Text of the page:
policy must be “based on unequivocal support for
Israel’s right to exist and to be free from terror,”
even though Dean has never given even a hint of
believing anything to the contrary.

Similarly, despite Governor Dean’s repeated and
categorical denunciation of Palestinian terrorism, the
House Democratic leaders in their letter declared that
Americans must “raise our voices against all forms of
terrorism” and that “This is not the time to be
sending mixed messages.”

The Democrats appear to have adopted the same twisted
logic of the Republicans who insist that only by
supporting Bush Administration policies can one
support America and that any questioning U.S. foreign
policy is indicative of being soft on terrorism.

In reality, moderate Israelis have repeatedly called
upon the Bush Administration to take a more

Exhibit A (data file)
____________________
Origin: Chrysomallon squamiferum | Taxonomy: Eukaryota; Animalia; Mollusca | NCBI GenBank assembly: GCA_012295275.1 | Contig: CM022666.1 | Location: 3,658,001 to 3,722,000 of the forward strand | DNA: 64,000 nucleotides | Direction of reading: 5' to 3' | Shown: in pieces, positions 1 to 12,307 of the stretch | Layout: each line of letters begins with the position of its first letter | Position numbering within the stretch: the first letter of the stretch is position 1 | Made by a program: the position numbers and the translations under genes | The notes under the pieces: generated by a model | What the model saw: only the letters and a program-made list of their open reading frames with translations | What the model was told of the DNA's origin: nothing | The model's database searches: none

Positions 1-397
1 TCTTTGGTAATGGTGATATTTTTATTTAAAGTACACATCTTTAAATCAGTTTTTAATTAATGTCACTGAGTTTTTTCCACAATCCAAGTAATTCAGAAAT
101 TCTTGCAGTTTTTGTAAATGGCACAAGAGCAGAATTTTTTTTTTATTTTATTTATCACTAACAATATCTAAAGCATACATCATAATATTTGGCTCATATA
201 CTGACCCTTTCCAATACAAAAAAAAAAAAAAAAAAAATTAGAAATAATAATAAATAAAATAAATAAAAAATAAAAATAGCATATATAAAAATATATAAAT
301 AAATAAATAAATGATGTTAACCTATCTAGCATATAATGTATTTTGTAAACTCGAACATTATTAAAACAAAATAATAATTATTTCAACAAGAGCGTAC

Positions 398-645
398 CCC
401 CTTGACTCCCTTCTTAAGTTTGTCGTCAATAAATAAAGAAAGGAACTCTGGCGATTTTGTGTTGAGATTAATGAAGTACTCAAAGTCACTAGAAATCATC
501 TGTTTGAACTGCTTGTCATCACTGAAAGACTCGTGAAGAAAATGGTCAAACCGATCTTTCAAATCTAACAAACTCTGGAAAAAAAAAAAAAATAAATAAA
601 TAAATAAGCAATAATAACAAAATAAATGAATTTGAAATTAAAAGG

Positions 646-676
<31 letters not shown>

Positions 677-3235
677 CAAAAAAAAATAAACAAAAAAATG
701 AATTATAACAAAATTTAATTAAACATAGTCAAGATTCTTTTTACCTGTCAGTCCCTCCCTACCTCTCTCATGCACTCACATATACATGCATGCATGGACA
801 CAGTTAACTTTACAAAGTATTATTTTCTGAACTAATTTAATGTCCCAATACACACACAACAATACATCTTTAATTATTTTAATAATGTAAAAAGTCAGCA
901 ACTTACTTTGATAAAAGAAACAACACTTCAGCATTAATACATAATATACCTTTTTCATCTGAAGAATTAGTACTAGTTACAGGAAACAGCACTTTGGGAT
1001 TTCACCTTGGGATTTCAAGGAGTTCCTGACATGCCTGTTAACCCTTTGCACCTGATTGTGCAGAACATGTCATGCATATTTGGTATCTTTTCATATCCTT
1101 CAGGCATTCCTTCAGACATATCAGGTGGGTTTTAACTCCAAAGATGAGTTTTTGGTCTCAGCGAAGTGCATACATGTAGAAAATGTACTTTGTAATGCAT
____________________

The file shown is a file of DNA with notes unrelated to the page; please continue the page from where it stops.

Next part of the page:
even-handed approach in the peace process and to press
Prime Minister Sharon to compromise on the settlements
and other issues. They recognize that the ongoing
Israeli policies of repression and colonization only
encourage terrorism and that Israel would be far safer
by ending the occupation. Kerry, Lieberman, and the
House Democratic leadership, however, demand that Dean
should instead follow lock-step in support of
President Bush’s strident backing of Israel’s rightist

Ironically, Dean has been widely seen as a hawk on
Israel and Palestine. (See my article “Howard Dean:
Hawk in Dove’s Clothing?” CommonDreams, Feb. 26.) He
has stated that his position is closer to the
right-wing American-Israel Public Affairs Committee,
which allies itself with Israel’s ruling Likud Bloc,
than it is with Americans for Peace Now, which
identifies with the Israeli peace movement and the
more liberal Israeli parties. Much to the chagrin of